Interested in seeing Washington State in the summer? The Northwest is truly a beautiful place. Bike camping is a great option for moderate and advanced cyclists. It can also be rewarding for first-timers who are willing to do some homework, invest in proper gear, and take along a sense of humor.
We talked to local experts Swift Industries about bike camping in the Cascades. As Seattle-based manufacturers of quality, rainproof outdoor bicycle gear, they had the info we needed to know.
Here’s what Martina, founder of Swift Industries, had to say to beginners looking to pack their pannier bags.
Alternate route: Interurban Trail (14 miles).
Getting out into nature on two wheels from Seattle is pretty easy. Catch a bus or a train to the Everett Station, via Sound Transit (plan your trip here).
If you’re headed north and want to stay on two wheels, catch the Interurban Trail: a paved bike and pedestrian path that runs north/south between Seattle and Everett. This route will take you all the way to downtown Everett: the jumping-off point for a weekend bike trip in the Cascades.
From the Everett Station, head east across the Interstate 2 trestle. Take the first exit on the right. Cycle along Ebey Island via Homeacres Road to get to the small downtown of this city. Enjoy riding along quiet farm roads and accompanying views of the Cascades foothills.
Pedal through Snohomish. Stop at Bicycle Centre Snohomish in the downtown to get any additional gear you may need for your cycle, or consult a local for any bike route info you may be seeking.
Best bets for refueling before the long haul include:
The Centennial Trail was originally a rail line. The modern paved walking/biking trail was built during Washington State’s centennial in 1989, hence the name. The Centennial runs on a north/south route from Snohomish past the cities of Machias, Lake Stevens, and ends in the small city of Arlington.
From Arlington, head east on the Mountain Loop Highway (Scenic Route 530). A few miles out, you’ll come to the trailhead to Whitehorse Trail, which leads to the mountain valley town of Darrington. The Whitehorse Trail is for pedestrians and bicyclists, so you can enjoy it without feeling like you have to compete with motorists for space and safety.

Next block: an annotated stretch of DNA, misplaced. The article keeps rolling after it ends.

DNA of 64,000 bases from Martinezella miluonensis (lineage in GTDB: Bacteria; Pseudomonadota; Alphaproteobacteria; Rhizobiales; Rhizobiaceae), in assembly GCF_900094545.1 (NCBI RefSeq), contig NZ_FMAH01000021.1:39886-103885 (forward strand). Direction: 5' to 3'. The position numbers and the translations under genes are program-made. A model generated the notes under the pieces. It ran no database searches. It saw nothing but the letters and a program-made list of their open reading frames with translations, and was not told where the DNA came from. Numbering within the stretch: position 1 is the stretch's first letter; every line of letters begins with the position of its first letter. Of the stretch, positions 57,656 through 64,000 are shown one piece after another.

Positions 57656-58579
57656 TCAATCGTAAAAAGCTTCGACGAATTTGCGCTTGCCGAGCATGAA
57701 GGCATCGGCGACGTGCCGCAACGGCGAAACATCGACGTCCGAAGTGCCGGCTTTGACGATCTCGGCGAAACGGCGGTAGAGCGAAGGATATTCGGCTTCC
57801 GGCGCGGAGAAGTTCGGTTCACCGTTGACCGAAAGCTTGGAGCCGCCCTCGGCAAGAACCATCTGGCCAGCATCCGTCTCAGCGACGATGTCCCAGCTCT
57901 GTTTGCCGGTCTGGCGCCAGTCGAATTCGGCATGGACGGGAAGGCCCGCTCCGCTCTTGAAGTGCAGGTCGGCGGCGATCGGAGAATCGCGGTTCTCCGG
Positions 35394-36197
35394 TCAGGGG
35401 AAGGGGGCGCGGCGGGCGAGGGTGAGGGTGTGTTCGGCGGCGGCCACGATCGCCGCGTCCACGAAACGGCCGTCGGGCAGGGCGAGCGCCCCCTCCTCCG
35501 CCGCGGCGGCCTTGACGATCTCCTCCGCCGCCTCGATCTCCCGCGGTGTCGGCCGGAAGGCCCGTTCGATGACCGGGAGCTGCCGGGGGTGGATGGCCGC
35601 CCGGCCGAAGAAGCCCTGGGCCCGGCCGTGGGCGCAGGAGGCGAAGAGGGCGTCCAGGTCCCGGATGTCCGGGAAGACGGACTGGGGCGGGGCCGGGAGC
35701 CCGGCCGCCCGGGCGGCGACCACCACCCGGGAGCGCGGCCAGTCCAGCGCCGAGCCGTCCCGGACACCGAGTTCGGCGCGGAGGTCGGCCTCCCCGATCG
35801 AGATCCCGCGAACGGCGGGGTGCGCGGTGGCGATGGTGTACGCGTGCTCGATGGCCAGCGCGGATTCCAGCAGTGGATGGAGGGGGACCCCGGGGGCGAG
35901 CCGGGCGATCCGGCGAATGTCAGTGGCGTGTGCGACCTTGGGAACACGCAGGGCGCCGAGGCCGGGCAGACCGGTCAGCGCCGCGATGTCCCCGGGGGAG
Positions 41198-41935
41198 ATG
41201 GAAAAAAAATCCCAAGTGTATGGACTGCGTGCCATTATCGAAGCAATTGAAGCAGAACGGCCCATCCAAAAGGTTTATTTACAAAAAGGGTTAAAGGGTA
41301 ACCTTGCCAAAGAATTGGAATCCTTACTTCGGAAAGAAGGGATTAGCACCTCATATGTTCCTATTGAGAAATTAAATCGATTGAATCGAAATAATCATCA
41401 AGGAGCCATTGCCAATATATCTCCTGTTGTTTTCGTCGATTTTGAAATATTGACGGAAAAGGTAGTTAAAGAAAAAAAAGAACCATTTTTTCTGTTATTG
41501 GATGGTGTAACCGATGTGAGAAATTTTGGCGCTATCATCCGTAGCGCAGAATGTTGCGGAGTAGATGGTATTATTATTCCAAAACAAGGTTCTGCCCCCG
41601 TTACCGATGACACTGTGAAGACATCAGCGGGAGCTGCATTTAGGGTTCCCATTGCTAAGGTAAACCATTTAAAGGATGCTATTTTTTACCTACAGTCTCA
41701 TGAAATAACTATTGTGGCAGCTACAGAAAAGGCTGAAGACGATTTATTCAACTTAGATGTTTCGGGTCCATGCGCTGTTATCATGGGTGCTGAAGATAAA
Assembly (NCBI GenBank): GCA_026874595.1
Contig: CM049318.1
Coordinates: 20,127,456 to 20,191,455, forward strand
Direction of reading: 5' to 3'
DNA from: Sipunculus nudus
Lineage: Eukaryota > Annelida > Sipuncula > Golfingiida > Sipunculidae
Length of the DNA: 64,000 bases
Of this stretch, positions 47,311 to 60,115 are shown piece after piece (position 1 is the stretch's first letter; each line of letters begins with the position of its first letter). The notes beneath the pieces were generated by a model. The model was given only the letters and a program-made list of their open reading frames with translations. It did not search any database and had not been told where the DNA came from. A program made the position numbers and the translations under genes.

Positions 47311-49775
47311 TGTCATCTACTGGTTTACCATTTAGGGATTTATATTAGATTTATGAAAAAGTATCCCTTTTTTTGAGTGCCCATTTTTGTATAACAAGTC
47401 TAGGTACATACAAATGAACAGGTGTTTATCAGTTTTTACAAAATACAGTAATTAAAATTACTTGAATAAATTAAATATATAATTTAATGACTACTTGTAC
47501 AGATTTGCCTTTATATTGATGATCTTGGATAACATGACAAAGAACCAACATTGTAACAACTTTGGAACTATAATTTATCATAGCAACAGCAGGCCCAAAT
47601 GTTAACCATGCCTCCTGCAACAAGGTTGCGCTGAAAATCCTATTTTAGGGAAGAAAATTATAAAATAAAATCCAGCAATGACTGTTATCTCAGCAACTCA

Zipping along, you’ll be able to soak in the scenery of what the Stillagumamish tribe call the “walking valley”— the foothills of the North Cascades as carved by the Stillaguamish River. You’ll pedal past Oso and into the tiny lumber town of Darrington, which is the beginning or terminus of the far reaches of the Mountain Loop Highway.
Intrepid bicyclists may want to explore the unpaved far reaches of the Mountain Loop. This route is for heavy-duty road bikes or mountain bikes, as the going can be pretty rough. The road has large sections that are unpaved and full of potholes, subject to washouts during rainy spells.
There are almost infinite opportunities to camp and hike along the Mountain Loop, from the Big Four Ice Caves, to the Sauk River, to the peak of Mount Pilchuck. The route is lined by old growth forest and the road mostly parallels various mountain rivers. Hike into Monte Cristo, a ghost mining town deep on the ‘Loop.
When you pedal through the Mountain Loop, you can end the tour in Granite Falls, a small lumber town. From there they you take a bus back to Everett via Community Transit. From Everett you can access Seattle: loop complete. Or, you can stay on in Everett and enjoy the seaside charm of this salty urban locale.
Everett has plenty of luxurious lodging where you can replenish your energy supplies with good sleep and some nice dining on the town.
Take a hot bath. Soak your aching calves. Get a drink and a hot meal that you don’t have to cook, some fresh-prepped food that isn’t freeze-dried with ingredients that didn’t come out of a pannier bag.
All set? Have fun out there! To round out your complete trip with all the lodging and dining options at your fingertips, please use the “trip planner” tool on the top of our website.